New research reveals the role of omega-3 fatty acids in the fight against non-alcoholic steatohepatitis (NASH)
Using innovative analytical techniques, researchers determined that omega-3 targets betacellulin, a protein that contributes to liver fibrosis. This discovery opens new avenues for NASH drug research and highlights the importance of omega-3s in the diet for liver health.
A recent study conducted by Oregon State University revealed new insights into how certain polyunsaturated fatty acids, particularly omega-3s, fight serious liver conditions. This discovery paves the way for research into new drugs for nonalcoholic steatohepatitis (NASH), for which there is currently no FDA-approved treatment.
Scientists including Natalia Shulzhenko, Andrei Morgan, and Donald Jump at Oregon State University used a technique known as multiomic network analysis to find that omega-3 supplements can be used to treat nonalcoholic steatohepatitis. This mechanism involves betacellulin, a protein growth factor that contributes to liver fibrosis and other serious liver conditions.
The results of this research have recently been published in EMBO molecular medicine. NASH is associated with a disease known as metabolic syndrome, and it is crucial to understand the role of omega-3s in the fight against NASH.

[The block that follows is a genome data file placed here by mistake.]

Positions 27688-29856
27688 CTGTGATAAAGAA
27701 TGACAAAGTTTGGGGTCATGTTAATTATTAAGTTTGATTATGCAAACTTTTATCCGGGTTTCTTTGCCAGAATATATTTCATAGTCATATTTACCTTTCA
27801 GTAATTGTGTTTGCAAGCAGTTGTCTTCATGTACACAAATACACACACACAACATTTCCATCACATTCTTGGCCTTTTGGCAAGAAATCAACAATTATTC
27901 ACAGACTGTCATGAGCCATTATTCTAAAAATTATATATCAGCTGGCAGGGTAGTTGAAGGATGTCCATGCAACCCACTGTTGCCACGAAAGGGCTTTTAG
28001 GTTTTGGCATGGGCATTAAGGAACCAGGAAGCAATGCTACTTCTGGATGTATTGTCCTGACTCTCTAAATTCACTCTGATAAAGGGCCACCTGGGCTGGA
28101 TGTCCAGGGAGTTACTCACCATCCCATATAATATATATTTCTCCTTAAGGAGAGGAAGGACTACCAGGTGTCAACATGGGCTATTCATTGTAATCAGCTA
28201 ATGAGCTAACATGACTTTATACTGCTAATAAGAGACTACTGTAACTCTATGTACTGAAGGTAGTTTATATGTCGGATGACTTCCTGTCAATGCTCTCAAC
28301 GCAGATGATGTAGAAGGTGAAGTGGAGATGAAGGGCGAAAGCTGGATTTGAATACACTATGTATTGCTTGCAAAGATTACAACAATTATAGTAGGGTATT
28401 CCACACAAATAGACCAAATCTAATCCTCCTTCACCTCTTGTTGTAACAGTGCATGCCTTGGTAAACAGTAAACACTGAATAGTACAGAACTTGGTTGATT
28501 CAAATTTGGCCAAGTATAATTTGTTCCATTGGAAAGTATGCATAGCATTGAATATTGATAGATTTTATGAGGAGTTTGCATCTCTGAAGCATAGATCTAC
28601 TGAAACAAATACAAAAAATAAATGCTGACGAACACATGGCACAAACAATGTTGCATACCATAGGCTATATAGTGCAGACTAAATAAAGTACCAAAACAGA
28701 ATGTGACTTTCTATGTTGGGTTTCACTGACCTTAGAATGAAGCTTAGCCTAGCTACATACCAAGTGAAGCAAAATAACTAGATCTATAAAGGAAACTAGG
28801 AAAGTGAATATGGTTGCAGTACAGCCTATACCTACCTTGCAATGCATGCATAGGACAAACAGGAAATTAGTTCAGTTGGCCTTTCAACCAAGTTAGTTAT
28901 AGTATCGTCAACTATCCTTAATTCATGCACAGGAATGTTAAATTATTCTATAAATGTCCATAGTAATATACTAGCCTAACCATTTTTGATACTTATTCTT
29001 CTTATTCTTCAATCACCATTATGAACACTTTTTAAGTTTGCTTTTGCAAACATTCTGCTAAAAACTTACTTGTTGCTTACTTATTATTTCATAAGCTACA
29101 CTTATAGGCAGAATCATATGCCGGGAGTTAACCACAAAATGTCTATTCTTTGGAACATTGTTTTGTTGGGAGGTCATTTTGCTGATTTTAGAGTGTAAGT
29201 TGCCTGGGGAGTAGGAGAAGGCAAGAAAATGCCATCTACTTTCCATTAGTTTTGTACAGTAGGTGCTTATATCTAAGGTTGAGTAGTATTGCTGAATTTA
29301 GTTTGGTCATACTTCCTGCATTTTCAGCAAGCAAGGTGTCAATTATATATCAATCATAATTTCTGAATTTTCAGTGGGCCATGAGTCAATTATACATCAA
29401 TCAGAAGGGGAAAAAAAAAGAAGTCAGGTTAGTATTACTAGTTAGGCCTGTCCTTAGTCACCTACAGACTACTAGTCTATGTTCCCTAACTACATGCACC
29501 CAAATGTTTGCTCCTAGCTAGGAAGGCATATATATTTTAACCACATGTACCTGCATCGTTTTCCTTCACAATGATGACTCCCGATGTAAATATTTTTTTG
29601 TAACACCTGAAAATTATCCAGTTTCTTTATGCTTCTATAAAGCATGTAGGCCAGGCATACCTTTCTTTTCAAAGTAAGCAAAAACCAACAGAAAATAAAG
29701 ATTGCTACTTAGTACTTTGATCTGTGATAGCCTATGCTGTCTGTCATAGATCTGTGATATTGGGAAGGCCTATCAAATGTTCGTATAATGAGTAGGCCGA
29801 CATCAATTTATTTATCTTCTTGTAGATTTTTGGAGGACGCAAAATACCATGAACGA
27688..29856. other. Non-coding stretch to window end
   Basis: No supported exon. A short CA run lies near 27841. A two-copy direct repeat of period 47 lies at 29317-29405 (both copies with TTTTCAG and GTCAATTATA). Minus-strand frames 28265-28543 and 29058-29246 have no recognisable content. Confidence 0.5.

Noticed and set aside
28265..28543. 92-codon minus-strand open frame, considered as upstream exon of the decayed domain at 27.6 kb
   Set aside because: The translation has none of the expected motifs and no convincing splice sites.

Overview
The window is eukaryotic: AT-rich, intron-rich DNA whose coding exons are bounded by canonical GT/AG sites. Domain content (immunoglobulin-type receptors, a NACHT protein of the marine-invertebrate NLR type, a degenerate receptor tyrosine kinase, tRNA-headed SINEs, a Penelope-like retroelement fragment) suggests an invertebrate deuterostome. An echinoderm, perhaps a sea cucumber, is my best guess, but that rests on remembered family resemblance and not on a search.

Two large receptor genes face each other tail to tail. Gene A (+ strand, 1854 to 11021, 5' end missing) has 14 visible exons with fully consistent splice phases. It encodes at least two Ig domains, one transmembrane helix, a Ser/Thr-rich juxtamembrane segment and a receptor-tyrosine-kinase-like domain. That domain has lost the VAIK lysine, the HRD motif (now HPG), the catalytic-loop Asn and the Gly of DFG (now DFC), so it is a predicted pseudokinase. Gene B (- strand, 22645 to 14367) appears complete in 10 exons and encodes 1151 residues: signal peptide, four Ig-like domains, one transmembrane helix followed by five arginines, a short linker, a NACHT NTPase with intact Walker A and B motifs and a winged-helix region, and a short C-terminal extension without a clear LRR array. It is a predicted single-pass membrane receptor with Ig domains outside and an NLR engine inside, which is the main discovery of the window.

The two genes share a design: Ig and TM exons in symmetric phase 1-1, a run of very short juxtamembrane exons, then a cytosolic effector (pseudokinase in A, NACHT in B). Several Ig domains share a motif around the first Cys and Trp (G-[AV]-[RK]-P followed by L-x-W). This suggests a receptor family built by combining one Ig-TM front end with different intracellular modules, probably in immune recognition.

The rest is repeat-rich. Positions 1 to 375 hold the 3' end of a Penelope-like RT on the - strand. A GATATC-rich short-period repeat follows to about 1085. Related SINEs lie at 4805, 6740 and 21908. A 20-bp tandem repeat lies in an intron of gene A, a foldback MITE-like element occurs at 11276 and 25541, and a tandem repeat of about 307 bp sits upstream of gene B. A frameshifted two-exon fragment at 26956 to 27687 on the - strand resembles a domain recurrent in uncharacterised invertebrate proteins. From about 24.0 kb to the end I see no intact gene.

In this study, scientists used both a mouse model and human liver transcriptome data to determine that omega-3 PUFAs reduce, or downregulate, betacellulin in both mice and humans with NASH. This discovery not only significantly advances our understanding of how NASH begins and progresses, but also opens new doors for pharmaceutical research. Researchers say the discovery of betacellulin as a new drug target may help explore precision medicine approaches to NASH treatment and liver cancer prevention by using specific omega-3 PUFAs.
In addition to dietary supplements, omega-3 PUFAs can be found in cold-water fatty fish such as salmon and mackerel, as well as in some nuts, seeds, and vegetable oils. Omega-3 PUFAs are essential fatty acids that are not produced by the body but must be obtained from the diet.
Jyothi Padiadpu, Manuel Garcia-Jaramillo, Nolan K Newman, Written by Jacob W Pederson, Richard Rodrigues, Zhipeng Lee, Sekhavir Singh, Philippe Monnier, Giorgio Trinchieri, Kevin Brown, Amiran K. Zutsev, Natalia Shulzhenko, Donald B. Jump, Andrei Morgan, 2023 October 20th, EMBO molecular medicine. DOI: 10.15252/emm.202318367
Jyoti Padyap, a postdoctoral fellow in the OSU College of Pharmacy, is the study’s lead author. Other Oregon State researchers who contributed to the paper were Nolan Newman, Richard Rodriguez, Sehajivir Singh, Manuel Garcia-Jaramillo, Jacob Pederson, Jipeng Li, Philip Monnier, and Kevin Brown.
This research was supported by a grant from the National Institute of Diabetes and Digestive and Kidney Diseases, part of the National Institutes of Health.